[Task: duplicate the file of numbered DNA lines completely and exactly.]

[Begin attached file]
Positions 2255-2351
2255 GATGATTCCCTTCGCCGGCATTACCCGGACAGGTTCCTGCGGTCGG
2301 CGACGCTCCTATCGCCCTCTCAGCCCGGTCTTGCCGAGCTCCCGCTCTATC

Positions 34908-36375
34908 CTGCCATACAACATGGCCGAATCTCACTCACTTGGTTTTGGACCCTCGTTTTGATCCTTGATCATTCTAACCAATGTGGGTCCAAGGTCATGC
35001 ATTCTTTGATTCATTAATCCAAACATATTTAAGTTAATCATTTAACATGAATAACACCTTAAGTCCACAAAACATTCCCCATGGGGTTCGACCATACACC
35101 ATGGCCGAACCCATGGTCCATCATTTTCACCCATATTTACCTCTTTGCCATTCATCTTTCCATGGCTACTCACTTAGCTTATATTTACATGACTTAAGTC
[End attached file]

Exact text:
Positions 2255-2351
2255 GATGATTCCCTTCGCCGGCATTACCCGGACAGGTTCCTGCGGTCGG
2301 CGACGCTCCTATCGCCCTCTCAGCCCGGTCTTGCCGAGCTCCCGCTCTATC

Positions 34908-36375
34908 CTGCCATACAACATGGCCGAATCTCACTCACTTGGTTTTGGACCCTCGTTTTGATCCTTGATCATTCTAACCAATGTGGGTCCAAGGTCATGC
35001 ATTCTTTGATTCATTAATCCAAACATATTTAAGTTAATCATTTAACATGAATAACACCTTAAGTCCACAAAACATTCCCCATGGGGTTCGACCATACACC
35101 ATGGCCGAACCCATGGTCCATCATTTTCACCCATATTTACCTCTTTGCCATTCATCTTTCCATGGCTACTCACTTAGCTTATATTTACATGACTTAAGTC